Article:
Sex Workers Rights Are Human Rights

Sex Workers Rights Are Human Rights

Today is International Day to End Violence against Sex Workers, a day to raise awareness and fight for the human and labor rights of all sex workers. Sex work is serious racial and a gender justice issue. Sex workers of color, in particular, trans sex workers of color, experience disproportionate rates of arrest and assault compared to their white and cis counterparts. We must work to stop the policing and incarceration of sex workers. Working to decriminalize sex work is a powerful way to protect the rights and safety of sex workers.  Here are some more steps you can take to support the sex worker community:

  1. Educate yourself. Here is a good place to start:
  2. Follow and support sex work activists. Here are some Instagram links for organizations and individuals to start with:
  1. Support political campaigns that advocate for law reforms seeking to decriminalize sex work. The policing of sex work exacerbates stigma, compromises access to resources, justifies violence, and is steeped in racial disparities. The Decrim NY coalition is working to decriminalize, decarcerate, and destigmatize people who engage in sex work. They have great resources to learn about current law reforms and how you can get involved.
  1. Learn and acknowledge the violence and hate crimes enacted on sex workers in this country and across the globe. Honor the lives lost and learn how you can prevent future violence. Read more here.
  1. Learn how Instagram harms the sex worker community and fight against their discriminatory policies. Follow @bloggeronpole for more resources and ways to take action.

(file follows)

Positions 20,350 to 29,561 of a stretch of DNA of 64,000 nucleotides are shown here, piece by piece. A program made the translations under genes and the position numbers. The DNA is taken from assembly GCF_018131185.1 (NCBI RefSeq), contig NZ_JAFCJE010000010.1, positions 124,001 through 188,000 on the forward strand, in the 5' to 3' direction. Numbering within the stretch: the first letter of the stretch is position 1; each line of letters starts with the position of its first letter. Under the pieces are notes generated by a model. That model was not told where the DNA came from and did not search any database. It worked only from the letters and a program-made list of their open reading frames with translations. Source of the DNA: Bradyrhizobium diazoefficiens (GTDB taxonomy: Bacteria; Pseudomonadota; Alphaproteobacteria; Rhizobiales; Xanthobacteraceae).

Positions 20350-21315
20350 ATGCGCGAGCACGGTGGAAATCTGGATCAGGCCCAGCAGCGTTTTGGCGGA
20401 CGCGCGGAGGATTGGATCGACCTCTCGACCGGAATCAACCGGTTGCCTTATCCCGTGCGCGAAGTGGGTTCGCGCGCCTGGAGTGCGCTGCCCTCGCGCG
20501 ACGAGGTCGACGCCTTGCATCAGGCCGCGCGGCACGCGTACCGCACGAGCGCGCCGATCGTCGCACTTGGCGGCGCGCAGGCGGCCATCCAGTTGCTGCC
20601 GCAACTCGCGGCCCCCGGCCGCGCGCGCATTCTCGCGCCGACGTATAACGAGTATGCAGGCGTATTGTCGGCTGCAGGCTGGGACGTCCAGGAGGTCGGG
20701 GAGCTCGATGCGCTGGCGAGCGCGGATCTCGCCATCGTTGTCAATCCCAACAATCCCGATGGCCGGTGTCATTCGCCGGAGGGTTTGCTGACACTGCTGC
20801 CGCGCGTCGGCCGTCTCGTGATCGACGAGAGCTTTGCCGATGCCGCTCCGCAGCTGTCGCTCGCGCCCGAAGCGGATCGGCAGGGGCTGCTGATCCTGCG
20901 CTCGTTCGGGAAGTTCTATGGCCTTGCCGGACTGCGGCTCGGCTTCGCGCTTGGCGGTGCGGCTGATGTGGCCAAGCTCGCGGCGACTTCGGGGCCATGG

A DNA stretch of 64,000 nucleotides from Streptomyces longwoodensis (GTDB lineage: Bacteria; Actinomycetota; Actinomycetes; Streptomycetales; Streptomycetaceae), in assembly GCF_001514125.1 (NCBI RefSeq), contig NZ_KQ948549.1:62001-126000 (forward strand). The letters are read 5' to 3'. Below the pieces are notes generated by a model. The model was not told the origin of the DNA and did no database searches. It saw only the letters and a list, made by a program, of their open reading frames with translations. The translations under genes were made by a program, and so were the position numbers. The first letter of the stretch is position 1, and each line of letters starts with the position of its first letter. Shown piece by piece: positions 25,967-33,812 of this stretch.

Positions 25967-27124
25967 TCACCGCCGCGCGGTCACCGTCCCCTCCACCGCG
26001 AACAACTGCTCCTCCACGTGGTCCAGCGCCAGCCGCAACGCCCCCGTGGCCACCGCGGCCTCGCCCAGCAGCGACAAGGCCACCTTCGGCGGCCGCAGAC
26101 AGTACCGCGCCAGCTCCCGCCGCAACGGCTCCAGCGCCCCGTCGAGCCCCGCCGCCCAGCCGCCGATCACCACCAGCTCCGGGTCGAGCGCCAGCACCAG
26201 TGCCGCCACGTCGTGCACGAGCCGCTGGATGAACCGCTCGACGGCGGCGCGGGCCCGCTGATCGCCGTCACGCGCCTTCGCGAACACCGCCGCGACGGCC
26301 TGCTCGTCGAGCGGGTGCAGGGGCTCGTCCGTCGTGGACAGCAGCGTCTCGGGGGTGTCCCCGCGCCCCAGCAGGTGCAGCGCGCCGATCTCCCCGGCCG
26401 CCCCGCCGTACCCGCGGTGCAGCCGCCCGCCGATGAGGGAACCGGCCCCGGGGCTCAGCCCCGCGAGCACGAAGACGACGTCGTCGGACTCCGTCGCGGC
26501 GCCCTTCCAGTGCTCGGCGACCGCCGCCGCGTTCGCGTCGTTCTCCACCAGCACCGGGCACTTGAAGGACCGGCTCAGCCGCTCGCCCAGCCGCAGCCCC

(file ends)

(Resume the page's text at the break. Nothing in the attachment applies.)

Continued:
1. Understand that sex work is real work! Sex workers deserve human and labor rights like anyone else in the workforce. Sex workers are at risk for violence, incarceration, and stigma. Protecting the labor rights of sex workers is paramount.
  1. Understand SESTA/FOSTA as well as difference between Human Trafficking and consensual sex work. Attacks on the rights of sex workers are often camouflaged as efforts to stop sex trafficking. Learn more about the problem here.
  1. Stop the stigma. People who engage in sex work are marginalized and criminalized for the choices they make about their own bodies. Follow and uplift the voices of sex workers, particulary queer and trans people of color. Start conversations about decriminalization and sex workers right, and shut down conversations that seek to delegitimize the labor and human rights of sex workers.
  1. Commit to continuous learning and advocacy. Here are some more resources to support your efforts:

SWOP Behind Bars

Sex Workers Outreach Project-USA

Urban Justice Center - Sex Workers Project

St. James Infirmary   

Decrim NY


The Black Sex Worker Collective

Support Ho(s)e Collective

Urban Justice Center Sex Worker Project 

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